Singh v. Sessions, No. 17-60320 (5th Cir. 2018)

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Justia Opinion Summary

The Fifth Circuit granted a petition for review of the BIA's order affirming the IJ's decision denying petitioner's application for asylum and withholding of removal under the Immigration and Nationality Act (INA) and the Convention Against Torture (CAT). The court held that DHS failed to produce substantial evidence to show that petitioner, a 21 year old Sikh belonging to the Mann Party, was safely able to relocate within India to avoid further persecution and that it was reasonable for him to do so. Therefore, substantial evidence did not support the IJ's conclusion that DHS rebutted the regulatory presumption and thus the court remanded to the agency to exercise its discretion with regards to petitioner's asylum claim.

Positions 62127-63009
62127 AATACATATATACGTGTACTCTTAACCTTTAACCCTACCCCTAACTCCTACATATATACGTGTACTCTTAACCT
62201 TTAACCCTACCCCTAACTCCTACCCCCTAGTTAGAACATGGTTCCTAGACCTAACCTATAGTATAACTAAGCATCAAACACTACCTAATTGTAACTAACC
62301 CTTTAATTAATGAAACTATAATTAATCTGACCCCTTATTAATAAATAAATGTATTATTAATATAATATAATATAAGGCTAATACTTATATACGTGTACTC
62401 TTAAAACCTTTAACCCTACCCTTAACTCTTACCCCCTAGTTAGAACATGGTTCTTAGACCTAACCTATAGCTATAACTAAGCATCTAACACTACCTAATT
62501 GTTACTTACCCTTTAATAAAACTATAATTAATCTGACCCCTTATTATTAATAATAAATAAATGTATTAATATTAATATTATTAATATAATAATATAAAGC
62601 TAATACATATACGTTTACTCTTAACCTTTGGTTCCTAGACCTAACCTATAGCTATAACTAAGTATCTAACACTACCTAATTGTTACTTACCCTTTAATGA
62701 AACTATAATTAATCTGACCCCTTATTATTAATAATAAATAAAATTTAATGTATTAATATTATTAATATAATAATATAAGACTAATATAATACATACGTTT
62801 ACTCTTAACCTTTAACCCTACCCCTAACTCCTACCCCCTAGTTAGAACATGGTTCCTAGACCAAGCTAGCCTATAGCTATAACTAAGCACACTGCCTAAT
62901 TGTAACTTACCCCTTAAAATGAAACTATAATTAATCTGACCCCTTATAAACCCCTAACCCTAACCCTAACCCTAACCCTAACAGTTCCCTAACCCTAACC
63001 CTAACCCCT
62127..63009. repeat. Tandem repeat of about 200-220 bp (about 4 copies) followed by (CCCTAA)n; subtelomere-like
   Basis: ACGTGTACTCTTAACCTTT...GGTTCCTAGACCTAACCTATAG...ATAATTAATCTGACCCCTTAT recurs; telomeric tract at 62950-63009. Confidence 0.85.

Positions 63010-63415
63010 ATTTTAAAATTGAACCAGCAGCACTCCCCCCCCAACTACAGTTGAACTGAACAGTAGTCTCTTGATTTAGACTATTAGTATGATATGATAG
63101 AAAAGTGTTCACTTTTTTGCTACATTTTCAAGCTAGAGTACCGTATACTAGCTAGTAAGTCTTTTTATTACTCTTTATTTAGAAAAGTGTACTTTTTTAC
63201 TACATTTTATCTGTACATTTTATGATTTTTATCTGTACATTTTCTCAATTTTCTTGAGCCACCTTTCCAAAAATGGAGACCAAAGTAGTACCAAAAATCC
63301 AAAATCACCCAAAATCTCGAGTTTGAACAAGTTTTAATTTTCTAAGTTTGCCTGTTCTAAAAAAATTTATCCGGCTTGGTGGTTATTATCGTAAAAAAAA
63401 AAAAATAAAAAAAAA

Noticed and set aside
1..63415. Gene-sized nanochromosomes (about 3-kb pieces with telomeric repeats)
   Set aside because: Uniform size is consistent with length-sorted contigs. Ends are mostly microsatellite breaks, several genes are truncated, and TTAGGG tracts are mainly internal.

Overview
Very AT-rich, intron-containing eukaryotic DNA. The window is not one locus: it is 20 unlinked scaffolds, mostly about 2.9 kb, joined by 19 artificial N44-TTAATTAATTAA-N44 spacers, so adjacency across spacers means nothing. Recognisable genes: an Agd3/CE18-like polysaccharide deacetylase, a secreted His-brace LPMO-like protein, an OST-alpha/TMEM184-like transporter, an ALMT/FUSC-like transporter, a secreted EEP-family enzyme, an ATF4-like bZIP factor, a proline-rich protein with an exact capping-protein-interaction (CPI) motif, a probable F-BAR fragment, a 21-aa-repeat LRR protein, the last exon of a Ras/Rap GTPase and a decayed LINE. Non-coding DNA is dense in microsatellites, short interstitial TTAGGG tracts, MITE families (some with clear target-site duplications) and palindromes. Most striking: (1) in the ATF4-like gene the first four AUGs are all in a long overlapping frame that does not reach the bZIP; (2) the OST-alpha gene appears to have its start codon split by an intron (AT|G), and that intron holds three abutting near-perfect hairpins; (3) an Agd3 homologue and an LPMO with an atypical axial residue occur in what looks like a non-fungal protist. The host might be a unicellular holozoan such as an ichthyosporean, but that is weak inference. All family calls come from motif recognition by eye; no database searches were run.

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Case: 17-60320 Document: 00514583658 Page: 1 Date Filed: 08/02/2018 IN THE UNITED STATES COURT OF APPEALS FOR THE FIFTH CIRCUIT United States Court of Appeals Fifth Circuit No. 17-60320 FILED August 2, 2018 Lyle W. Cayce Clerk KARMJOT SINGH, Petitioner v. JEFFERSON B. SESSIONS, III, U. S. ATTORNEY GENERAL, Respondent. Petition for Review of an Order of the Board of Immigration Appeals Before DAVIS, HAYNES, and DUNCAN, Circuit Judges. W. EUGENE DAVIS, Circuit Judge: Petitioner Karmjot Singh (“Singh”), a 21 year old native of India and a practicing Sikh belonging to the Mann Party, seeks review of the order of the Board of Immigration Appeals (the “BIA”) affirming the decision of an Immigration Judge (“IJ”) denying his application for asylum and withholding of removal under both the Immigration and Nationality Act (“INA”) and the Convention Against Torture (“CAT”) and ordering him removed to India. 1 The BIA affirmed the IJ’s denial of asylum because it agreed with the IJ that the Department of Homeland Security (“DHS“) carried its burden of establishing Singh conceded removability under 8 U.S.C. § 1182(a)(7)(A)(i)(I) as an inadmissible person not in possession of a valid immigration document. 1 Case: 17-60320 Document: 00514583658 Page: 2 Date Filed: 08/02/2018 No. 17-60320 both that Singh was safely able to relocate within India to avoid further persecution and that it was reasonable for him to do so. Because we find that the DHS did not produce substantial evidence to make this showing and consequently did not meet its burden, we GRANT the petition for review and REMAND to the agency to exercise its discretion with regards to Singh’s asylum claim. I. FACTUAL AND PROCEDURAL BACKGROUND In June 2013, Singh, a resident of the Punjab state of India, graduated from the twelfth grade and became a member of the Shiromani Akali Dal Amritsar Mann Party (the “Mann Party”)—one of several Sikh-dominated political parties in India. As a new member of the Mann Party, Singh performed a variety of duties, including helping with rally preparations, and recruiting non-members to join the party. After learning that Singh joined the Mann Party, two local members of the Congress Party, 2 Ajay and Ravi, began threatening to beat and kill Singh if he did not join the Congress Party. In September 2013, Ajay, Ravi, and an unidentified individual approached Singh while he was hanging a flyer for an upcoming Mann Party rally in his hometown of Dasuya. The three individuals threatened to kill Singh if he did not quit associating with the Mann Party and then beat him, forcing Singh to spend one night in a local hospital. Upon his release from the hospital, Singh and his father visited a nearby police station to report the incident. After learning that Singh was a Mann Party member, the attending officer told Singh and his father to leave or he would put them in jail. At the time of this incident, the Congress Party was the ruling party in India, as it has been for much of India’s independence. In the 2014 Indian general election, however, the Bharatiya Janata Party, a Hindu nationalist group, gained majority control. The Congress Party nevertheless maintains widespread political influence and control throughout India. 2 2 Case: 17-60320 Document: 00514583658 Page: 3 Date Filed: 08/02/2018 No. 17-60320 In November 2013, Singh attended a Mann Party rally in Dehradun, which is about twenty minutes away from Dasuya. Singh and others were returning to Dasuya when a vehicle bearing the Congress Party logo forced Singh’s vehicle to stop. Seven to eight individuals, including Ajay and Ravi, emerged from the Congress Party vehicle and beat Singh and his companions with hockey sticks, baseball bats, and chains while threatening to kill them for affiliating with the Mann Party. During this encounter, one of the Congress Party members told Singh that he was going to be killed because he did not join the Congress Party. The beating ended when another Mann Party vehicle arrived at the scene. Singh spent two nights in the hospital for back and shoulder injuries, and another Mann Party member in the car with Singh suffered a severe injury to his head. The beating was reported in the local newspaper. Shortly thereafter, while Singh nursed his injuries at home, Ajay, Ravi, and other Congress Party members visited Singh’s home. They asked to speak with Singh about Congress Party business, but Singh’s father refused to let them see Singh. Singh then went to live with his uncle for two weeks in Jalandhar, which is approximately an hour away from Singh’s hometown. While in Jalandhar, Singh remained inside his uncle’s house the entire time. To his knowledge, no one from the Congress Party knew where he was, so no one came looking for him. During this time, however, Congress Party members visited Singh’s home and told Singh’s father they were looking for Singh to kill him. After two weeks in Jalandhar, Singh traveled to Delhi, where he spent two days. While in Delhi, Singh remained inside and undetected by the Congress Party. From Delhi, Singh fled to Cuba, then Mexico, and ultimately the United States. Shortly after Singh’s departure, his family spread the word that he had left India, and Congress Party members stopped visiting his home. 3 Case: 17-60320 Document: 00514583658 Page: 4 Date Filed: 08/02/2018 No. 17-60320 Immigration authorities detained Singh after he crossed into the United States from Mexico, and the government initiated removal proceedings shortly thereafter. At the removal hearing, the IJ found that Singh was credible and that he suffered past persecution on account of his political opinion. The IJ also concluded, however, that the DHS rebutted the presumption that Singh possessed a well-founded fear of future persecution because Singh could safely and reasonably relocate within India. In so finding, the IJ stated that the evidence “demonstrate[d] that [Singh] [wa]s well-accustomed to relocation and that he was previously able to do so without facing harm.” In support, the IJ observed that Singh did not suffer harm or see any Congress Party members looking for him while he stayed with his uncle in Jalandhar. The IJ also relied on the fact that Singh, as a child, moved with his family on several occasions due to his father’s position in the military. In a brief opinion, the BIA affirmed the IJ’s decision for similar reasons. The BIA emphasized that relocation was possible because there was no evidence that members of the Congress Party had a continuing interest in persecuting Singh upon his return to India. Singh timely appealed. II. STANDARD OF REVIEW We generally review only the decision of the BIA. 3 However, when, as in this case, the BIA’s decision is affected by the IJ’s ruling, we also review the IJ’s ruling. 4 We review the BIA’s and IJ’s legal conclusions de novo and their factual findings for substantial evidence. 5 Under this standard, we can reverse a lower court’s factual finding only if “the evidence compels a contrary conclusion.” 6 Zhu v. Gonzales, 493 F.3d 588, 593 (5th Cir. 2007). Id. 5 Majd v. Gonzales, 446 F.3d 590, 594 (5th Cir. 2006). 6 Gomez–Palacios v. Holder, 560 F.3d 354, 358 (5th Cir. 2009). 3 4 4 Case: 17-60320 Document: 00514583658 Page: 5 Date Filed: 08/02/2018 No. 17-60320 III. DISCUSSION Because Singh does not challenge the denial of CAT relief and withholding of removal, he has abandoned those issues, 7 and we review only his claim for asylum. Given the findings by the IJ that Singh was credible and had suffered past persecution on account of his political opinion, Singh’s eligibility for asylum turns on a single issue: whether the DHS carried the burden of rebutting the regulatory presumption that Singh possessed a well-founded fear of future prosecution based on its finding that Singh could safely and reasonably relocate within India. 8 The principal case relied on by the IJ and the BIA, Matter of M-Z-M-R, 9 has an excellent discussion of the DHS’s burden to rebut the regulatory presumption. The BIA explained in that case that the DHS must show that there is “a specific area of the country” where the petitioner does not have a well-founded fear of persecution. 10 In the words of the Third Circuit, this requires a showing that relocation to a particular part of the country “would abate the risk of persecution.” 11 This is consistent with one of the leading treatises in this area, which states that “[w]here the applicant meets the ‘refugee’ definition based on past persecution, the DHS must demonstrate that there is a specific area of the country where the risk of persecution to the applicant falls below the well-founded fear level.” 12 Before discussing the record evidence, we first note that the DHS produced no evidence on this issue despite the fact that it bore the burden of See Soadjede v. Ashcroft, 324 F.3d 830, 833 (5th Cir. 2003). See 8 C.F.R. § 1208.13(b)(1). 9 26 I & N. Dec. 28 (BIA 2012). 10 Id. at 33–34. 11 Lukwago v. Ashcroft, 329 F.3d 157, 181 (3d Cir. 2003). 12 2 SHANE DIZON AND NADINE F. WETTSTEIN, IMMIGRATION LAW SERVICE § 10:87 (2nd ed. 2004). 7 8 5 Case: 17-60320 Document: 00514583658 Page: 6 Date Filed: 08/02/2018 No. 17-60320 proof. At the hearing, the DHS focused on whether Singh had established past persecution. Its argument regarding relocation was, at best, perfunctory, and, as a result, the IJ and the BIA relied exclusively on record evidence produced by Singh – both documentary and non-documentary evidence – to support their finding that Singh could safely relocate within India and that it would be reasonable for him to do so. The IJ and the BIA pointed to the following non-documentary evidence to support their finding: (1) Singh moved often as a child while his father was in the military; (2) Singh lived undisturbed while living in hiding with his uncle one hour from his home; (3) Singh lived in Delhi undisturbed for two days while preparing to leave India; (4) Singh was persecuted only by Ajay and Ravi, two local Congress Party members, as part of a personal feud, and; (5) Singh had completed the twelfth grade in school and therefore was well educated. In addition, the IJ relied on several excerpts from an August 2012 U.S. Department of Justice report relating to persecution of the Mann Party, which was submitted by Singh at the hearing. The first fact mentioned above—that Singh moved often as a child before he joined the Mann Party—has little probative value to his mobility now and his ability to safely and reasonably relocate to another part of India. Similarly, the second fact relied on—that Singh lived in hiding with his uncle who lived an hour away from his home for approximately two weeks—also has little relevance. The case law is clear that an alien cannot be forced to live in hiding in order to avoid persecution. 13 See, e.g., N.L.A. v. Holder, 744 F.3d 425, 442 (7th Cir. 2014) (petitioner could not safely relocate since the reason her sister remained safe in Colombia was because she lived in hiding, and “[i]t is an error of law to assume that an applicant cannot be entitled to asylum if she has demonstrated the ability to escape persecution . . . by trying to remain undetected”); Essohou v. Gonzales, 471 F.3d 518, 522 (4th Cir. 2006) (time spent hiding in a village did not support the board’s finding that the applicant could 13 6 Case: 17-60320 Document: 00514583658 Page: 7 Date Filed: 08/02/2018 No. 17-60320 The next point, that Singh’s persecution was the byproduct of a personal feud, is unsupported by the record. The DHS suggests that Singh’s persecution stems not from different political opinions, but from his relationship with Ajay and Ravi. However, the IJ found that Singh suffered past persecution on account of his political opinion, not a personal vendetta. Moreover, the record indicates that Ravi and Ajay were not the only members of the Congress Party who attacked Singh. The first time Singh was attacked, three Congress party members, including Ajay and Ravi, were involved. In the second attack, seven or eight Congress Party members, including Ajay and Ravi, participated. Although Singh knew the names of two of the Congress Party attackers, his persecution was, as the IJ found, based on his political opinion. The final fact relied on by the IJ, Singh’s completion of the twelfth grade, has some probative value when determining whether it would be reasonable for Singh to relocate to a particular area within India, but it is not probative of Singh’s ability to safely relocate. The documentary evidence the IJ and the BIA relied on also has limited relevance because it is general in nature and not specific to Singh’s ability to relocate to any particular location in India. The IJ relied on a passage in the 2012 DOJ report that “while relations between Congress and Mann Party members can at times be strained, there have been significant improvements in recent years.” However, that report explicitly states that “no information was found on how the Congress Party treats the Mann Party.” That report and the 2014 State Department Report (also produced by Singh but not relied on reasonably relocate internally in Congo); Chen v. Gonzales, 169 F. App’x 25, 27 (5th Cir. 2006) (finding that the BIA erred in concluding that an alien could reasonably relocate within China because his parents demonstrated that such relocation was possible, where parents remained in hiding and were subject to outstanding arrest warrants); see also 3 CHARLES GORDON ET AL., IMMIGRATION LAW AND PROCEDURE § 33.04(5)(d) (Matthew Bender, Rev. Ed.). This reasoning applies a fortiori to Singh’s two-day stint in Delhi. 7 Case: 17-60320 Document: 00514583658 Page: 8 Date Filed: 08/02/2018 No. 17-60320 by either the IJ or the BIA) are general in nature. Those reports do not speak to the relationship between the Congress Party and the Mann Party, and they do not mention whether Mann Party Sikhs can live without fear of persecution anywhere in India. In reviewing the case law, we have not found a single case where a circuit court has affirmed the BIA on this issue with a record as barren as the one now before us. For example, in Singh v. Holder, 14 we affirmed the BIA’s affirmance of the IJ’s finding that DHS successfully rebutted the presumption by showing that a Mann Party member could safely and reasonably relocate within India to avoid future persecution. But in that case, the DHS submitted substantial evidence that the alien could avoid future persecution by relocating “within India to another part of his state or to any of the other 27 states in the country.” 15 The DHS’s evidence specifically supported its position that the alien could assimilate into Sikh communities in the specific areas of West Bangal, Karnataka, Bihar, Haryana and Bombay. 16 Though Singh and other unpublished decisions in our sister circuits indicate that Sikhs generally are able to safely relocate within India, no case indicates that the DHS can meet its burden without producing any evidence specific to the petitioner’s ability as a Mann Party Sikh to safely relocate within his home country. 17 In short, the single document relied on by the IJ does not speak with any specificity to the ability of Mann Party Sikhs to move about or relocate within India or any particular area in India. This is markedly different from the evidence in the cases relied on by the IJ and BIA. 598 F. App’x 282 (5th Cir. 2015). Id. 16 Id. 17 Id. See also e.g., Singh v. Sessions, 699 F.App’x 418 (5th Cir. 2017). 14 15 8 Case: 17-60320 Document: 00514583658 Page: 9 Date Filed: 08/02/2018 No. 17-60320 Our case is more similar to Das v. Gonzales. 18 In that case, Das, a citizen of India and a practicing Christian, sought asylum after several violent encounters with Hindu nationalist groups. 19 The BIA found that Das demonstrated past persecution, but that, nevertheless, he was not entitled to asylum because the DHS showed, via a State Department Report and an International Religious Freedom Report, that Das could safely and reasonably locate within India. 20 The Seventh Circuit reversed, finding that neither the State Department Report nor the International Religious Freedom Report reflected that violence against Christians was “localized.” 21 The court observed that although the Religious Freedom Report indicated that three states in India have Christian majorities, those “states are very small, and the DHS did not provide any information about whether it would be reasonable for Das to relocate there.” 22 Thus, the Court concluded that given “the fact that it was the DHS’s burden to rebut the presumption that Das has a well-founded fear of persecution, the mixed information in the country reports is not enough to support the BIA’s finding that Das could safely relocate.” 23 The evidence in this case is similarly lacking. The DHS has not pointed to any record evidence suggesting that Singh could safely and reasonably relocate to another part of India. On this record, we are compelled to find that the substantial evidence does not support the IJ’s conclusion that the DHS rebutted the regulatory presumption. Consequently, we grant Singh’s petition for review and 219 F. App’x 543 (7th Cir. 2007). Id. at 544. 20 Id. 21 Id. at 545. 22 Id. 23 Id. 18 19 9 Case: 17-60320 Document: 00514583658 Page: 10 Date Filed: 08/02/2018 No. 17-60320 REMAND to the agency to exercise its discretion with respect to Singh’s asylum claim. GRANT PETITION FOR REVIEW. REMANDED. 10